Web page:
Supporting your child Post 16
We understand how daunting it can be to help your child make informed decisions about their future. It probably feels like you have blinked and now they're planning life after school already!
Supporting you through this time is as important to us as supporting the students themselves. We regularly have conversations with parents and guardians who feel at a loss with how to support their child; striking the balance between being a source of support and overinfluencing or taking over can be tough.
Understanding the options available can help you to feel confident in the support you give. There are a bewildering array of choices, and we are here to help you navigate them.
Below we have compiled some of the key points to help you feel confident in understanding how best to help your child’s next steps:
All children in the UK must remain in education or training until at least their 18th birthday.
This could include:
- A full-time place at a Sixth Form or College
- An apprenticeship
- A recognised training scheme such as the Armed Forces
- A part-time job or volunteering, combined with a recognised National qualification.
How to tackle the "what do you want to do?" question
In terms of education, there are lots of options to choose from, and supporting your child to understand their learning style and the best type of course for them is key. Some questions to prompt your discussions might include:
- Would you prefer more traditional classroom-based learning (academic), or using practical skills with some learning in the workplace (vocational)?
- Would you prefer to focus your efforts on one subject or to take several subjects?
- What’s your assessment preference? Mostly exams (A-Levels), some coursework or a variety of assessments throughout the course (vocational)?
- How would you like your education to relate to an actual job or industry?
Once you’ve supported your child to understand whether the more academic pathway of A-Levels, or the more skills or work-based vocational pathway is best, the next thing to consider is the learning environment. This will have a large bearing on your child’s progress and enjoyment of their post 16 education. Would a School Sixth Form, Apprenticeship or College setting be best?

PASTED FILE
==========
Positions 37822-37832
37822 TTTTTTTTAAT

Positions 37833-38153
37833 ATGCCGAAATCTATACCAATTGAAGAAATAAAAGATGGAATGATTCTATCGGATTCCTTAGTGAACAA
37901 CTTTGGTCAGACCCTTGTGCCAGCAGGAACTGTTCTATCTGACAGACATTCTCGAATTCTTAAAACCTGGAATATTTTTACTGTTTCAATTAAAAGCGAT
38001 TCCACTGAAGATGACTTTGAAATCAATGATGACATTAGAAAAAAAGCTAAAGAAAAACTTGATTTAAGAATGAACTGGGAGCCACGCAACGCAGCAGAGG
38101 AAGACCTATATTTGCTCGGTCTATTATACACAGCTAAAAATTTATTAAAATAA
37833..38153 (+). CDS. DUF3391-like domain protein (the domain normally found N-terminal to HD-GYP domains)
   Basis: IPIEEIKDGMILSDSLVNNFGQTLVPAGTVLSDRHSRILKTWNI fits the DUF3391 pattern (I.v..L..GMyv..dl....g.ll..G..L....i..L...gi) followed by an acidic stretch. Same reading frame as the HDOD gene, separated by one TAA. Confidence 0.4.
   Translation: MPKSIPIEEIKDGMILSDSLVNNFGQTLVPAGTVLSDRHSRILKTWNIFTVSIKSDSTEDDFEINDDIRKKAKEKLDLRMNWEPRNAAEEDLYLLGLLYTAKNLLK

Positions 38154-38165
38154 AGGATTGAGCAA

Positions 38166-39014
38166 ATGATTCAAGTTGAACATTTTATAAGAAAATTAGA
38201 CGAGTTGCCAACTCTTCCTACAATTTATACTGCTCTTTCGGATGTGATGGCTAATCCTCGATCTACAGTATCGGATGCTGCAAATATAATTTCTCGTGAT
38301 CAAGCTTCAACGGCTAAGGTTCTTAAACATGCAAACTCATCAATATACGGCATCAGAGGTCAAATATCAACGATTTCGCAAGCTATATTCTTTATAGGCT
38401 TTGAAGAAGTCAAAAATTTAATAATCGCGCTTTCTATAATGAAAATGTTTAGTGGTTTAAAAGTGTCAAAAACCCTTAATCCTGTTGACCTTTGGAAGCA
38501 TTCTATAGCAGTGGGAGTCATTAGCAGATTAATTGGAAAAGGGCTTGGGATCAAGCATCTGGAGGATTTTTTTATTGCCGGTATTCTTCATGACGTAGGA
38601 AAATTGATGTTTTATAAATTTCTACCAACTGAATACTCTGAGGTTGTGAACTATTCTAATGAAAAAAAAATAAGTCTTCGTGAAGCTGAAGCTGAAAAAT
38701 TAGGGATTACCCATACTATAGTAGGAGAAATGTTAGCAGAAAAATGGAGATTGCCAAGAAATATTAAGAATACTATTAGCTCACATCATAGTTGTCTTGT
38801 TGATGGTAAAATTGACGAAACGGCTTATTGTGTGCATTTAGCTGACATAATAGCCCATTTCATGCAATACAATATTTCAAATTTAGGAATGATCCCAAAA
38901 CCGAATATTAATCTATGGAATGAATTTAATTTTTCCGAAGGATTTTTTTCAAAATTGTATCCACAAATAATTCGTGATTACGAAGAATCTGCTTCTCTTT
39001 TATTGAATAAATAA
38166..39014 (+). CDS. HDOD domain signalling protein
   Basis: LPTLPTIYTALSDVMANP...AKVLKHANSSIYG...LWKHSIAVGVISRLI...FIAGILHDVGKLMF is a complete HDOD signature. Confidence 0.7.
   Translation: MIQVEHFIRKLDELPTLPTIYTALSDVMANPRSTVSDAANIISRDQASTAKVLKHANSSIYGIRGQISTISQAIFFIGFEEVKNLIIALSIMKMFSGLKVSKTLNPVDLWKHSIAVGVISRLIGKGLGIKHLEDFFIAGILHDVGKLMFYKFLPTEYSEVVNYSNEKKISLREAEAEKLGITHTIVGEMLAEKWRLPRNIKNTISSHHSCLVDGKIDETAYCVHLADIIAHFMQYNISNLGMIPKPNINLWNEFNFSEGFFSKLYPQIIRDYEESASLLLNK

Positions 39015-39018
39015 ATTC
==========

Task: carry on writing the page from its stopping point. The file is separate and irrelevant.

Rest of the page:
School Sixth Form: tends to be more structured and centred around the school routine (although more independent learning than in previous years). Mostly classroom-based learning, with support for learning and pastoral matters. May or may not wear a uniform.
College: greater independence from the start, choose where to spend free lessons, less structure. Less obvious support but accessible when sought. No uniform.
Apprenticeship: on an apprenticeship, you are both employed to do a real job whilst also studying for a formal qualification, either in a training centre or a college.
We have listed some of the most popular Sixth form and Further Education settings for the area and included a link to view the Ofsted rating and report to help you gain an insight into how these are performing. Click on the setting name to be directed to the most recent Ofsted findings:
Ultimately, the best way to see which learning environment is best is to actually see it for yourself. Supporting your child to register for and attend open events is really key to making more informed decisions. Taster days are also a great way to gain a deeper understanding about courses and teaching styles and these will be offered to all our year 10 Students on roll.
Positive ways to engage your child
Show interest, without nagging
Use open questions which encourage discussion
Small steps at first to aid planning and research e.g. signing up to the next open event, or looking at a website together. (Write things down to avoid overwhelming, including a plan of action!)
Build trust and be non-judgemental - they will be more likely to share experiences and thoughts with you
Check-in regularly, stay observant and keep positive
Parents and Carers often feel frustrated when their child’s ideas about their future seem to change frequently. Embrace this and see it instead as a healthy, normal part of their development - after all, being curious about their future and adaptable as their ideas change is a fantastic career development skill that will support them throughout their lifelong career journey.
At Trafalgar School we are incredibly proud of our strong focus on careers and employability.
We have collected data which shows the percentage of our students who move onto Sixth form or Further Education when they leave Trafalgar. This information is based on students who left school in the previous academic years:
Percentage of pupils who went on to FE
2020/21 - 91%
2021/22 – 98% confirmed*
*PROVISIONAL DATA - need to remain in education, training or employment until the end of the year.
The active involvement of parents and guardians in education and school life is highly correlated with academic achievement – moreso, according to long-running research, than school quality itself. (e.g. Becher, 1989).
Your child is more likely to be pro-active with discussions about their futures when they feel like you are engaged and share the same excitement. If you feel you would benefit from some advice on how to tackle this positively, we have included some links below to some fantastic resources to help get you started. Alternatively, you can email Miss L Passmore, on firstname.lastname@example.org who will be happy to support you.
Careermag is a great place to get a full run down on Apprenticeships, Careers of the futures and how to talk to your teenager about Careers.
Talkingfutures toolkit is a resource designed to help parents have informed conversations with their child about what type of training and education pathways are available to them.